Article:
In the summer a bold statement of intent was published setting out a single view of high quality adult social care. The creation of commissioners, providers, staff, national bodies and people who use services, their families and carers, it was a joint commitment to making a real difference for service users, carers, families and everyone working in the sector. It was called Quality Matters.
The National Institute for Health and Care Excellence (NICE) was one of its many contributors. Professor Gillian Leng, Deputy Chief Executive and Director of Health and Social Care at NICE believes that the delivery of effective and efficient care is dependent upon health and social care services working more closely together. Check out her views on how the system needs to change – Click here
Instead of resting, older people should be exercising and keeping physically active, according to doctors.
A report in the British Medical Journal has called for a change in the current thinking that exercise is only for the young.
Older people need to take responsibility for their health and cut down the need for social care by keeping fit, say doctors.
Scarlett McNally, an orthopaedic surgeon and lead author of the report, said: “Social care can be preventable because the risk of disease, disability, dementia and frailty can be reduced.
“We need individuals to understand how to get active every day and to help their friends and family to be active. We need national and local organisations to build activity and active travel into our environments and to demand improvements. The improvements are quick.”
For more information on this story – click here
Dedicated Mark Dunn overcame his fear of heights to help a seriously ill man fulfil his bucket list of wishes – and now the carer is in line for a top award.
Mark, 46, has been shortlisted for a prestigious Wales Care Award for Excellence in Palliative and End of Life Care after impressing colleagues at Everycare Cardiff, based in Splott.
“He has shown great compassion and professionalism,” said manager Toby Stockton. “Mark has led excellent practice with his colleagues including communicating difficult messages from health teams.” He worked to an “exceptionally high standard” and had attracted compliments from social workers, too.
Mark, married with five children, thanks his sister for a career switch into caring for some of the most vulnerable in society which he made almost 20 years ago. He’d done a number of jobs previously including office cleaning.
It was during a period between jobs when his sister, now a district nurse, suggested that he tried the social care sector. “I’ve got a lot to thank my sister for, I have never looked back,” Mark, of Amroth Road, Ely, in Cardiff, said. “I love meeting people and new service users, it’s never one and the same, they have different challenges.”
For one of his supported clients he arranged a flight in a four-seater light aircraft above South Wales. But the service user’s bucket list also included a helicopter flight. “I am scared of heights and looking after a gentleman who had never been on a plane,” Mark said. “We had so much fun and because I was taking photographs I didn’t really realise how high we were.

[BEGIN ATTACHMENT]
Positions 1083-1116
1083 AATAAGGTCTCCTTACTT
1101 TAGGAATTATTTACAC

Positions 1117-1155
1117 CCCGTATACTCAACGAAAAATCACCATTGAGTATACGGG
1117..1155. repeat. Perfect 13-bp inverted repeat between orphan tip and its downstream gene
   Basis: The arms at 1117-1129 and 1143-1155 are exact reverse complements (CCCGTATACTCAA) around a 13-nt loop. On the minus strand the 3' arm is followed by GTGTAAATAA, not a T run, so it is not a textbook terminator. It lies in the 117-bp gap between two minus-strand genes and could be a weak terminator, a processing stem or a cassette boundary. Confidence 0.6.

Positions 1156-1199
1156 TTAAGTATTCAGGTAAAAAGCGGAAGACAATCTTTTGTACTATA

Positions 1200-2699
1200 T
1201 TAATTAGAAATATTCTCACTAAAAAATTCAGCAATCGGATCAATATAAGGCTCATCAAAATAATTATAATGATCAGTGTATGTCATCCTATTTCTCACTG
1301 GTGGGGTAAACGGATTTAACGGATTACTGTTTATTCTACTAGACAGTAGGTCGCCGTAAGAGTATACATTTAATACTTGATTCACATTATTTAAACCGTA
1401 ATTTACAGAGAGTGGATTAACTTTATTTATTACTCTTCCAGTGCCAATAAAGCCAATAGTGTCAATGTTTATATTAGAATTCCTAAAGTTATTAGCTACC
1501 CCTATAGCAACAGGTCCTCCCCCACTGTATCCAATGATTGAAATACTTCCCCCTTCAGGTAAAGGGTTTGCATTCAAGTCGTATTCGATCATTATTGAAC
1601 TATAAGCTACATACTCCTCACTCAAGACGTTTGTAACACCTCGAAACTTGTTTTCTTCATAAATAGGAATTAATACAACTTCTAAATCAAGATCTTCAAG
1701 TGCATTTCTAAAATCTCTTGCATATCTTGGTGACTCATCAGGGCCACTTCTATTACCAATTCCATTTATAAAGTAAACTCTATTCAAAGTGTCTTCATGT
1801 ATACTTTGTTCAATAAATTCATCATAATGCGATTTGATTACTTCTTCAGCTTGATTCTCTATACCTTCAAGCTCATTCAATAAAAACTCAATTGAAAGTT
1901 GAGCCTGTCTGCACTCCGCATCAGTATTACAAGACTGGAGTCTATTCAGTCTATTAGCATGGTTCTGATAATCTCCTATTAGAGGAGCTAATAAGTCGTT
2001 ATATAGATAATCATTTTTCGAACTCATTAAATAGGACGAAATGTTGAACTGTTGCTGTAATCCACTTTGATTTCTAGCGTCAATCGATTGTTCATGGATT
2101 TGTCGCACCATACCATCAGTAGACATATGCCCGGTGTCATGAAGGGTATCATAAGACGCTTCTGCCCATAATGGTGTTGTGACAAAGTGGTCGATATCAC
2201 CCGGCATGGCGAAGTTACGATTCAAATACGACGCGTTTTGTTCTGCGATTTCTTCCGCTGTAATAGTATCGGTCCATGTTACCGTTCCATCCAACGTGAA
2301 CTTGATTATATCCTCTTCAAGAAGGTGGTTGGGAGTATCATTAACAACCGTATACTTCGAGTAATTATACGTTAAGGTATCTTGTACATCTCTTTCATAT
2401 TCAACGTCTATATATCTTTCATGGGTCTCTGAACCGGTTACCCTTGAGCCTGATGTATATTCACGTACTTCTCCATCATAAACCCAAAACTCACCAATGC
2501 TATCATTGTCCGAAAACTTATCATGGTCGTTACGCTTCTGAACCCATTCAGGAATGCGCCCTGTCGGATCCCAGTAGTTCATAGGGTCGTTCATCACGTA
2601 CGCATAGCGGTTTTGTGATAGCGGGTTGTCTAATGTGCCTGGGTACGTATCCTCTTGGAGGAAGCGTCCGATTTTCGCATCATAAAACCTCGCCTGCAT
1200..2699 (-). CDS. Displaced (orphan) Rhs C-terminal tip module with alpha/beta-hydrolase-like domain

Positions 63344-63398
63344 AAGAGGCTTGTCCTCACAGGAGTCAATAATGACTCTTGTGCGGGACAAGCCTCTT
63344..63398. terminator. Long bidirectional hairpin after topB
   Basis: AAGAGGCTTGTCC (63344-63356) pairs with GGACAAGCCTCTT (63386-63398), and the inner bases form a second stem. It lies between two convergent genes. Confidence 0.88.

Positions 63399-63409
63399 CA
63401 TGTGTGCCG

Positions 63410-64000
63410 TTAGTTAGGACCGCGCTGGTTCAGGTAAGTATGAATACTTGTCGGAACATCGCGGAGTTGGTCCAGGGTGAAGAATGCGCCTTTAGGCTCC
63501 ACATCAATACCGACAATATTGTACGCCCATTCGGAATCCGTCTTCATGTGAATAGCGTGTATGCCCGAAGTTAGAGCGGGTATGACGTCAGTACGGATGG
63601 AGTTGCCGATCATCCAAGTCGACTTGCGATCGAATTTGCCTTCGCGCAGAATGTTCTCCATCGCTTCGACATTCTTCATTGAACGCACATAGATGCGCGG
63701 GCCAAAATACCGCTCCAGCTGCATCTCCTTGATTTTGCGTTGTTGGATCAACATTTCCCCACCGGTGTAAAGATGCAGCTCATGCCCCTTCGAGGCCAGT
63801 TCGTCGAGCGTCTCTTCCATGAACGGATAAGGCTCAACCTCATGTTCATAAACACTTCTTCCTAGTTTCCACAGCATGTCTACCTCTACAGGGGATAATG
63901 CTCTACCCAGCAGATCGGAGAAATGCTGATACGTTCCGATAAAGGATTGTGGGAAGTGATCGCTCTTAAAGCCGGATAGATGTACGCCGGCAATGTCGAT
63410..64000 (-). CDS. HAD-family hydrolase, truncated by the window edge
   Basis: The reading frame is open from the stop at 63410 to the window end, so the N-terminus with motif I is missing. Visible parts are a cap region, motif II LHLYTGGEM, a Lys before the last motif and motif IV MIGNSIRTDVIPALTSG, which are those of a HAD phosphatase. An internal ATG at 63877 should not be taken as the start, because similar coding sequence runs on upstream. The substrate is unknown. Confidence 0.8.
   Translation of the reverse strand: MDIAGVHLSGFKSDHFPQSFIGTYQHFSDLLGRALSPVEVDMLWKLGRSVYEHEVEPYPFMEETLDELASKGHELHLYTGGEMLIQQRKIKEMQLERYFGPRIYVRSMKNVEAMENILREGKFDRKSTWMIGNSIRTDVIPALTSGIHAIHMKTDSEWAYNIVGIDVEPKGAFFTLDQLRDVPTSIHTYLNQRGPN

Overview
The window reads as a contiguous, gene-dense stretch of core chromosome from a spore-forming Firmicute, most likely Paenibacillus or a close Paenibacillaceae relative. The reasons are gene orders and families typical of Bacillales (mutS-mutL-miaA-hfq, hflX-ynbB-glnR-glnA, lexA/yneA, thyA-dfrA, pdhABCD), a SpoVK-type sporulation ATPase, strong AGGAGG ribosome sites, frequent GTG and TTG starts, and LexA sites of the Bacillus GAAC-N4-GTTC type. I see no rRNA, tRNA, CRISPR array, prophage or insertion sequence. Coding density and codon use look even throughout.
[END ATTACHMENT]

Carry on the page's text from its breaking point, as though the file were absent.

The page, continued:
“I conquered my fears thanks to my service user.”
Such is his compassionate nature and commitment to providing the highest standards of support, Mark even arranged for the man to join him and his family for Christmas dinner so he wasn’t alone.
Nominating him for an award, Toby Stockton said :”This shows Mark is not only professional but also deeply caring.”
Mark works with adults of various ages in need of support.
Outside work, Mark is involved with Ford Fanatics, a group of car enthusiasts.
He said :”I was over the moon and dumbstruck to be nominated for an award. I never thought I would be recognised. I love my job making sure every one of our service users has a better life.”
He’s now set to join other inspiring carers from across Wales for a night in the limelight.
The annual Wales Care Awards, run by Care Forum Wales, are now in their 15th year and showcase best practice in a variety of roles across the care sector. They are an important part of raising the profile of care workers and demonstrating to the wider public the vital work they do in looking after some of the most vulnerable members of society.
They will be announced at a glittering presentation evening on Friday, November 17, in Cardiff’s City Hall. The host is tenor and radio presenter Wynne Evans, better known as Gio Compario from the Go Compare TV ads. Mario Kreft MBE, the Chair of Care Forum Wales, said the Wales Care Awards had gone from strength to strength.
He said: “The event is now firmly established as one of the highlights in the Welsh social care calendar.
“The aim is to recognise the unstinting and often remarkable dedication of our unsung heroes and heroines across Wales.
“The care sector is full of wonderful people because it’s not just a job it’s a vocation – these are the people who really do have the X Factor.
“If you don’t recognise the people who do the caring you will never provide the standards that people need and never recognise the value of the people who need the care in society.
“We need to do all we can to raise the profile of the care sector workforce – they deserve to be lauded and applauded.
“It is a pleasure to honour the contribution of all the finalists. Each and every one of them should be very proud of their achievement.”
One of Everycare Cardiff’s carers has been awarded a South Wales Echo – bouquet of the week.
Everycare Cardiff care worker June Allen-Burnett was nominated by Splott district nurses who described her as “inspirational”.
June calls Everycare a great company and commends her colleagues who work alongside her. Read the full story below as it appeared in the South Wales Echo.